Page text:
A fact sheet on a draft NPRM in WT docket 17-200 concerning the 900 megahertz band notes that it proposes “a reconfiguration of the 900 MHz band to facilitate the use of wireless broadband by a variety of businesses, including those providing critical infrastructure, by creating a paired 3/3 megahertz broadband segment in the band, while reserving two separate segments for continued narrowband operations.”
The item also (1) seeks “comment on alternate approaches to realigning the band”; (2) proposes “to license the broadband segment on a geographic basis”; (3) proposes “to authorize a market-driven, voluntary exchange process that would allow existing licensees to agree voluntarily on a plan for relocating incumbents and transitioning the band for broadband use”; (4) seeks “comment on two other methods of transitioning the band to broadband use — an auction of overlay licenses and an incentive auction — as potential additional tools for repurposing this spectrum”; and (5) proposes “to designate the 900 MHz broadband service as a Miscellaneous Wireless Communications service governed by the licensing and operating rules applicable to all Part 27 services,” the fact sheet adds.
In 2014, pdvWireless, Inc., and the Enterprise Wireless Alliance filed a petition for rulemaking asking the FCC to realign the 900 MHz band to enable the private enterprise broadband (PEBB) network in a 3x3 MHz segment, with narrowband communications in a 2x2 MHz segment (TR Daily, Nov. 18, 2014). The action would allow pdvWireless, which acquired Sprint Corp.’s 900 MHz band licenses, to deploy a broadband network, giving priority access to utilities and other critical infrastructure industry entities.
In 2017, the FCC adopted a notice of inquiry in WT docket 17-200 seeking comments on the pdvWireless/EWA proposal and another petition submitted by M2M Spectrum Networks LLC (TR Daily, Aug. 4, 2017).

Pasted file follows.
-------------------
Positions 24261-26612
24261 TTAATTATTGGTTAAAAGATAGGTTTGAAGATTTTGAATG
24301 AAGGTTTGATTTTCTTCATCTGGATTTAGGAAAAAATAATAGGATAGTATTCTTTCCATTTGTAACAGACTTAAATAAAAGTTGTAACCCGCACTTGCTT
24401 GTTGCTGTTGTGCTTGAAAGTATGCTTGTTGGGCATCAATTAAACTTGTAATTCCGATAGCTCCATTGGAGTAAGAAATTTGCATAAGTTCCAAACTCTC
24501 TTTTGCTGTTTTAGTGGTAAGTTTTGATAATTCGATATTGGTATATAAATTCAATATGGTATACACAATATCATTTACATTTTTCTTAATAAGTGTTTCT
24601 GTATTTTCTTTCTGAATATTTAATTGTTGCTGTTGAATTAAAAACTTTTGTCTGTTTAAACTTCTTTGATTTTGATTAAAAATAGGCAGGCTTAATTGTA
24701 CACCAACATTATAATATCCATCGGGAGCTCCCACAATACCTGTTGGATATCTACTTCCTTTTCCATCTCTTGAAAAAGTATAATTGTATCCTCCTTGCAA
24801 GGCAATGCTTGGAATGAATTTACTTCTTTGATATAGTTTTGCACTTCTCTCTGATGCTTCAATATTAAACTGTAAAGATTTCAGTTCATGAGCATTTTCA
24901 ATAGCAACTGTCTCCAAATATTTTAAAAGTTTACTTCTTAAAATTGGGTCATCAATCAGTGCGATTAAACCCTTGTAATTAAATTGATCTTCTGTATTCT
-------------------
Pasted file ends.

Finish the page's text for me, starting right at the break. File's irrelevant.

The FCC also tentatively plans to consider an NPRM in WT docket 19-38 “that would explore how potential changes to our partitioning, disaggregation, and leasing rules might better close the digital divide and increase spectrum access by small and rural carriers, fulfilling the Commission’s requirement under the MOBILE NOW Act,” the tentative agenda notes.
A fact sheet says the FCC would “[a]sk commenters to address the three considerations delineated in the MOBILE NOW Act, including the administrative feasibility of” (1) “[w]hether reduced performance requirements applicable to partitioned or disaggregated licenses would promote the availability of advanced telecommunications services in rural areas or spectrum availability for small covered carriers;” (2) “[w]hat conditions may be needed to eliminate impediments to transfers of spectrum to small carriers to allow them to build out in a reasonable time;” and (3) “[w]hat incentives may encourage licensees to lease or sell spectrum to small carriers or unaffiliated carriers that will serve rural areas.”